“I think this next year will be a wonderful season. It’s going to be slightly smaller, but we’re finding if we do smaller ensembles, the costs are much, much lower.”
Serio worked as LSO’s administrative assistant from 2005 to 2010, when she and Executive Director Rick Piester were laid off as the symphony struggled financially.
But LSO was able to bounce back, thanks to new donors and revenue from the season’s final concert. The group returned for the 2010-2011 season, and Serio was rehired as part-time general manager, a position she described as “sort of a hybrid. The idea [was] I would do the two jobs but would not be raising money.”
Serio said her departure coming at the same time as Habitzruther’s retirement is a coincidence.
“I’m tired,” she said. “I’ve been doing this for three years, pretty much by myself.
“I have put my heart and soul into it. I have donated lots and lots of hours, and my poor husband has also. I’ve done so much networking around town, [and] I’ve tried really hard to tell people there’s a symphony in this town. I’m amazed at how many people didn’t know that.”
She plans to get back into technical writing and has started her own business.
Habitzruther said he will continue with the Lynchburg Symphony Youth Orchestra — a full symphonic orchestra of more than 80 high school and advanced middle school students. It operates separately from LSO and is “going really strong,” he said.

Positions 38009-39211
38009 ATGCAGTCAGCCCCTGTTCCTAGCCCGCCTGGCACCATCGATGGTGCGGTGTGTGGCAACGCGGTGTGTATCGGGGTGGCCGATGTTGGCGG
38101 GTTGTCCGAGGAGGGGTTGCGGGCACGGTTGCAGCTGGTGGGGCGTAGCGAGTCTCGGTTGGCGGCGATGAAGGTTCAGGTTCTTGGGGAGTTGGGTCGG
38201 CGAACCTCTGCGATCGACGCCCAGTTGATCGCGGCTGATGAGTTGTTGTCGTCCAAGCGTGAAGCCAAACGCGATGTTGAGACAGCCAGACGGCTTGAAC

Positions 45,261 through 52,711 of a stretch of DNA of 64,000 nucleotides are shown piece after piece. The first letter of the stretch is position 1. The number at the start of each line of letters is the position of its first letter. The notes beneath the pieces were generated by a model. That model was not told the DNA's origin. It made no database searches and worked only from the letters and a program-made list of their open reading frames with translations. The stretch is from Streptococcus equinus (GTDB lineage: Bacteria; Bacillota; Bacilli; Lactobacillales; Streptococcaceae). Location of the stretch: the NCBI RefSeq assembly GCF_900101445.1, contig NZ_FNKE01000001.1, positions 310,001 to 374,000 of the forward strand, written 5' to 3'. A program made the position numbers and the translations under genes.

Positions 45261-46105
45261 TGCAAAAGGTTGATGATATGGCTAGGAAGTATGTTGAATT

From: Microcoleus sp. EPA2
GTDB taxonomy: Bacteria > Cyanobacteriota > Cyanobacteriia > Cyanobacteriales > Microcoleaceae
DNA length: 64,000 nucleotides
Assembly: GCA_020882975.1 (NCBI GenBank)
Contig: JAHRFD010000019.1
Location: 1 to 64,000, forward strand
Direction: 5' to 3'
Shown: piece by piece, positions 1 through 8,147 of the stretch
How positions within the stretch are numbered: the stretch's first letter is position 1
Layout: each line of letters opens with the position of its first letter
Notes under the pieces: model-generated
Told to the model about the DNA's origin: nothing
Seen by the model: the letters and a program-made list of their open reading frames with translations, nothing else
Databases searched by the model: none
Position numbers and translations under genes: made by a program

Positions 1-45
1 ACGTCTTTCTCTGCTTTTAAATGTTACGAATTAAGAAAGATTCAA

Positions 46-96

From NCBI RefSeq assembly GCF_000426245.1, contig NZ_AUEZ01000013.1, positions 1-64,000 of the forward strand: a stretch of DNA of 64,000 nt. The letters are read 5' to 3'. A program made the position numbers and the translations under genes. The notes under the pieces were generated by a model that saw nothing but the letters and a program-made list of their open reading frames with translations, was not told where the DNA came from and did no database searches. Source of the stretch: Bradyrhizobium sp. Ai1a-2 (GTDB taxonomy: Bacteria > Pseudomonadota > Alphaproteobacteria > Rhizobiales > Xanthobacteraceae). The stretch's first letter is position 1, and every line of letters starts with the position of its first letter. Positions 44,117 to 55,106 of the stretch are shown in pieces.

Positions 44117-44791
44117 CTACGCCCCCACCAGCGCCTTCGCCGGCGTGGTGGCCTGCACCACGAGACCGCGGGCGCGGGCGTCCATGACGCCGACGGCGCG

For LSO’s upcoming season, Edwards said they’ll use guest directors as needed, with the hope of eventually hiring another full-time conductor.
“We definitely want another conductor that could not fill Bruce’s shoes, that’s for sure, but [could be] a new face for the LSO.”
As for Serio’s position, “our personnel committee is in the process of evaluating job descriptions and determining what will be the best title and person going forward,” Edwards said. “So that’s in the works.”
They also will continue hosting the Festival of Dinner fundraisers, a series of events held in private homes. The owners provide the venue and pay for the food, and local chefs donate their time, so the symphony receives 100 percent of ticket sales. The last one of the 2012-2013 season is scheduled for June 1.
“Instead of a few big donors, we’re hoping to get in a whole lot of little donors,” Serio said.